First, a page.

# Calculating inverse fourier transform and graphing it

Recently I stumbled upon Fourier transforms which means I am very new to it. I've been given a question from my professor to find the inverse Fourier transform of a frequency spectrum which is given by: I can go through each step to explain what I've done so far.

At first, I wrote the basic formula for inverse Fourier transform which is shown below I know that omega is always positive, I rewrote the inverse fourier transform like this After a little algebra and integration, I got to this equation which is shown below Now the biggest equation is this - I can surely see that the signal seems to be in the complex form. I tried rewriting the exponential part in terms of sine and cosine function and then split the imaginary part and the real part. Is this the correct way to graph it? The equations which contain real part of the function and imaginary part are shown below Also another thing I thought about is to find the magnitude of the complex function once I have real and imaginary part. Question is if this approach is correct. When I found the module of this function, I got this result (assuming that omega zero is equal to 1) • What is "the module" of the function?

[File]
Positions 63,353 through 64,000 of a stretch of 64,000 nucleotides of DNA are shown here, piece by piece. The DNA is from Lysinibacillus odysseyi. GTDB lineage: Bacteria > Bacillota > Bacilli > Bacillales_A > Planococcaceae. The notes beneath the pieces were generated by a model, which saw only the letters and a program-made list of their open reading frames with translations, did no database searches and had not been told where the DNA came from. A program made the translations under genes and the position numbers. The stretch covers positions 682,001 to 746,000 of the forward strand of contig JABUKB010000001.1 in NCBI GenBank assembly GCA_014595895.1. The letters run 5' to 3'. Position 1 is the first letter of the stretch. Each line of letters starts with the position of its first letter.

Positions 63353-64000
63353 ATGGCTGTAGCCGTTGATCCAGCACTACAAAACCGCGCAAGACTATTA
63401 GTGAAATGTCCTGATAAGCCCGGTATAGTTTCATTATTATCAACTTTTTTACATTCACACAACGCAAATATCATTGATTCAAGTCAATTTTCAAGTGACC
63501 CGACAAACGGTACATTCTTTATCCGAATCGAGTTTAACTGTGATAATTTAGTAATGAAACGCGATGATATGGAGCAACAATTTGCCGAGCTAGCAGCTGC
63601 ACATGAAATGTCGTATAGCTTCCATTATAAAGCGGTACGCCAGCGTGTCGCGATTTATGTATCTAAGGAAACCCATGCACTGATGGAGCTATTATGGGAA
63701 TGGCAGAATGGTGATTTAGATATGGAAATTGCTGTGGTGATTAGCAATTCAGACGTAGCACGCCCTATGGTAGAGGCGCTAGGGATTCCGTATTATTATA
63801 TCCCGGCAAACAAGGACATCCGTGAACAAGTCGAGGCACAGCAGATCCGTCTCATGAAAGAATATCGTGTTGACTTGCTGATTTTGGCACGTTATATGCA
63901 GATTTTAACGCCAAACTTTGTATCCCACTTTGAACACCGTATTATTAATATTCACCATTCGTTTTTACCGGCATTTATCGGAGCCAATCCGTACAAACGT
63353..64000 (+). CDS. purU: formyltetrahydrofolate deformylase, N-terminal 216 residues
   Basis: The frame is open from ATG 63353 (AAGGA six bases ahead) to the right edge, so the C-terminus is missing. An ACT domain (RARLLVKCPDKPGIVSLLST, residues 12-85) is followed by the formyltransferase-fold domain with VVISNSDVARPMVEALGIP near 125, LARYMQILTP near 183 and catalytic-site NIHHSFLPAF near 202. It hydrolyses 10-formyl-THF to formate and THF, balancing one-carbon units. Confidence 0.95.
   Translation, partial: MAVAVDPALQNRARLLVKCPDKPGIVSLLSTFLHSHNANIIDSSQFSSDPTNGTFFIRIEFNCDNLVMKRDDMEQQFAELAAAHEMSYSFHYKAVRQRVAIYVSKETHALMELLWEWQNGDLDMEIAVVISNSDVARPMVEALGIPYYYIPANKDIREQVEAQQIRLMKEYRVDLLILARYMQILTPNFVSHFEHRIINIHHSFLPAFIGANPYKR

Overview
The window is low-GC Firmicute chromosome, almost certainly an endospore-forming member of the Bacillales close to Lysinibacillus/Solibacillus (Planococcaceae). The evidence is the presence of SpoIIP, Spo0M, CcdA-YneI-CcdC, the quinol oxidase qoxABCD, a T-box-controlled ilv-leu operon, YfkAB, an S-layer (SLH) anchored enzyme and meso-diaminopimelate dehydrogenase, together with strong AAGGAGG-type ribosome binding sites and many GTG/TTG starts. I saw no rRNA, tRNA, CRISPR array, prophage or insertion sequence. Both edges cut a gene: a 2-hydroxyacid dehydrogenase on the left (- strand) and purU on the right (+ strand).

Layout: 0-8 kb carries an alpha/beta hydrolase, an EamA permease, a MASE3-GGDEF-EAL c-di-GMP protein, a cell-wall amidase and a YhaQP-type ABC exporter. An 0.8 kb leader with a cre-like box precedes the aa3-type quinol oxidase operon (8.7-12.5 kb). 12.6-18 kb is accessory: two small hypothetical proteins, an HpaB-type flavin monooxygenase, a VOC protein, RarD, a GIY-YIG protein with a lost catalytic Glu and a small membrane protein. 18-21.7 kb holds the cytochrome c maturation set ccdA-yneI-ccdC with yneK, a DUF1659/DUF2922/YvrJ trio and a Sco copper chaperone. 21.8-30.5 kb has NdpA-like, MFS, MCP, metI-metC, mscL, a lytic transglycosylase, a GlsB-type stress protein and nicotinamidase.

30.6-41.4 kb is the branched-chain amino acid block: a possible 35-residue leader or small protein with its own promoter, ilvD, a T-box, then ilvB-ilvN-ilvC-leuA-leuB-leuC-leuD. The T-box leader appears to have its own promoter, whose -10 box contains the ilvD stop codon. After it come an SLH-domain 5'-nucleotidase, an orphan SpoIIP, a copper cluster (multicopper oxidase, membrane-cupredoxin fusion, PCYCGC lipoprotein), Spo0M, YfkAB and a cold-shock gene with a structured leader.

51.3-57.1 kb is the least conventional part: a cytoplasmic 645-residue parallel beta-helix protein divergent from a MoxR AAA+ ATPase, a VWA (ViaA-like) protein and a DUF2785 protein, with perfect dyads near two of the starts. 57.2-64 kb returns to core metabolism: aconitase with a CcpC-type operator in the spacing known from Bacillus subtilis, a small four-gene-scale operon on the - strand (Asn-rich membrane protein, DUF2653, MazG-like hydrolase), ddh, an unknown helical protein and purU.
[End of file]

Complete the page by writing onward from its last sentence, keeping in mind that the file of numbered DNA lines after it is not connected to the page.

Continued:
– JRE
Mar 7 at 16:49
• Magnitude of the complex number (we call it ''modulo") Mar 7 at 16:51
• Fourier transform works in complex signals, but we often use real signals anyway (imaginary part is 0). When you Fourier-transform a real signal, the output is a frequency spectrum and the magnitude/modulo tells you the amplitude and the argument/angle tells you the phase. It's harder to say what the imaginary part means for inverse Fourier transform, but consider that forward and inverse are almost identical, it could still be interpreted the same way. Mar 7 at 16:52
• @JRE Slovak language - Modul môže byť: absolútna hodnota (reálneho či komplexného čísla alebo prvku v čiastočne usporiadanom vektorovom priestore alebo vektora). I know, it's quite weird. Should have told you that the magnitude is the concern here. Mar 7 at 16:58
• "I know that omega is always positive" No, it's not. Redo your integration from $-\omega_0$ to $+\omega_0$ Mar 7 at 17:26

Do again the inverse transform integration, but include the full range i.e.